I found the article at this web page which just happens to list a ton of articles you might find helpful.

http://www.ecoustics.com/Home/Home_T...eater_Articles


Keep learning. If you need, you can send me a personal message (pm) by pressing the "pm" button at the top of one of my posts, and I'll try to respond as best I can.


Good luck.
 

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You may also want to check out some Home Theater Basics at this website from Aperion Audio who makes great sounding speakers for a great price:

http://www.aperionaudio.com/basics/ba_index.html


You may want to try the direct online purchase route from the manufacturers themselves. This could save you the trouble of haggling and getting burned by sleazy salesmen. Also, these direct merchants are very helpful and they do sell quality products.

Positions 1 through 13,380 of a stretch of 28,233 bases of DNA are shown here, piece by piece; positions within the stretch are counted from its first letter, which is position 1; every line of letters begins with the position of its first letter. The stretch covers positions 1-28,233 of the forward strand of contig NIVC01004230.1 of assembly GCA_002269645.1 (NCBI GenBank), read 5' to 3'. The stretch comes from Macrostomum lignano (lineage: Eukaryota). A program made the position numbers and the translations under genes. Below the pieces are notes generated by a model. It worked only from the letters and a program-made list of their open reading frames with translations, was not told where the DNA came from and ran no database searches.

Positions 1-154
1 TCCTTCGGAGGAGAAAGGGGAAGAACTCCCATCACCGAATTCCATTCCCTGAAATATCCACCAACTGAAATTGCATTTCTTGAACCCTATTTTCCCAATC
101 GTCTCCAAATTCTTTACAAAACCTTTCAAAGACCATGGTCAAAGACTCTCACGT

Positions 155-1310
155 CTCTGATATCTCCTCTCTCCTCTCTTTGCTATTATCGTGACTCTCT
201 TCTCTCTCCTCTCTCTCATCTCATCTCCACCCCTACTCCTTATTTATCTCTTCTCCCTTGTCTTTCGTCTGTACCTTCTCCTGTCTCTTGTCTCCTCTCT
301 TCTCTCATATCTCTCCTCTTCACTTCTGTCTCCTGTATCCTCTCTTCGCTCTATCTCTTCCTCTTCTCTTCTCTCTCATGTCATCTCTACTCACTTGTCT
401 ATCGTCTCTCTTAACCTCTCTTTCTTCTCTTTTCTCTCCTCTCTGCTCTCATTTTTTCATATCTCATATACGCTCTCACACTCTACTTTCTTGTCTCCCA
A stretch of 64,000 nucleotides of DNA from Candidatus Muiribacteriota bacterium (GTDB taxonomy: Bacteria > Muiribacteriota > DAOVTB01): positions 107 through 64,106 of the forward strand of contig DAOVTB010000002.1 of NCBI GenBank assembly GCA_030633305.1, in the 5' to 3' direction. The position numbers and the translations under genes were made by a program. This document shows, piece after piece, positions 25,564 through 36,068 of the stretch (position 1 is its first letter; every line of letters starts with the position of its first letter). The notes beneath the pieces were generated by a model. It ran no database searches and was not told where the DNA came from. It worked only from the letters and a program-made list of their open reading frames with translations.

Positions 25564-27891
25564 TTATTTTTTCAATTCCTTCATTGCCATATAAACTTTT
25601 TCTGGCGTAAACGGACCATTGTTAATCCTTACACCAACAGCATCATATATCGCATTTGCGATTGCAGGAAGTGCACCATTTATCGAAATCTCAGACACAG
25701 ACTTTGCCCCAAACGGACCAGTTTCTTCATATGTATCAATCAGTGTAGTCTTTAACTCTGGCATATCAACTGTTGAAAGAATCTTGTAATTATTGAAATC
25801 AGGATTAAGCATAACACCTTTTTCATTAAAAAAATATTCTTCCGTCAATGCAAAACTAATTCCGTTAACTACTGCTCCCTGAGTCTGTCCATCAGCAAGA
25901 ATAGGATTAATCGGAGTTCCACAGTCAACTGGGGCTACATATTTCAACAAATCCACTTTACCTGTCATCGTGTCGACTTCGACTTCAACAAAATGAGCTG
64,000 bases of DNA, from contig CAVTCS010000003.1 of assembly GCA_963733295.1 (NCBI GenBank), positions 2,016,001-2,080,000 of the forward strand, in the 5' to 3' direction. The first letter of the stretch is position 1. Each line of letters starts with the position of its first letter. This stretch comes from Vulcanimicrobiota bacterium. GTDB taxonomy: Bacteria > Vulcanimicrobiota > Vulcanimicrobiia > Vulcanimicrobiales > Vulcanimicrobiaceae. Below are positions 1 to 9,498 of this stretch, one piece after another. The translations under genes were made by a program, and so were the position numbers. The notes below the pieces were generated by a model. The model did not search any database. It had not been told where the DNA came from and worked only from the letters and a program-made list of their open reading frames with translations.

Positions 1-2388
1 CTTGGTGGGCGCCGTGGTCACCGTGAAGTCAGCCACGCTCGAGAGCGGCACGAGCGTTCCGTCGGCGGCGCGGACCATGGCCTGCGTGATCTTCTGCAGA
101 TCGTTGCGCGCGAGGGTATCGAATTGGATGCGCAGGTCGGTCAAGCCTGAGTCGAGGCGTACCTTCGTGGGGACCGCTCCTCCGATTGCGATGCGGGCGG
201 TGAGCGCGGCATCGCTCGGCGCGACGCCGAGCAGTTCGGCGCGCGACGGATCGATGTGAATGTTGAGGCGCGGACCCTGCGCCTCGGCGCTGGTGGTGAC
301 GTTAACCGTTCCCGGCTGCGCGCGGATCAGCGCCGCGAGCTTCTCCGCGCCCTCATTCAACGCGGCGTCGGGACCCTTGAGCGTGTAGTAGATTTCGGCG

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Rijax,

That was a great post. It is really nice to see that people care and want to help new folks like me to get the most knowlege possible. Thank you very much for your time.
 

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Quote:
Originally posted by Rijax
OY! (20,000 Hz. being about the highest sound we humans can "hear") Don't hold me to those exact ranges, but you get the idea.

Rijax - I have read a lot of posts here. A lot of people have asked for info in "layman's" terms, but I think yours is the first post I have read. Great job - it should be a sticky for newbies!!!!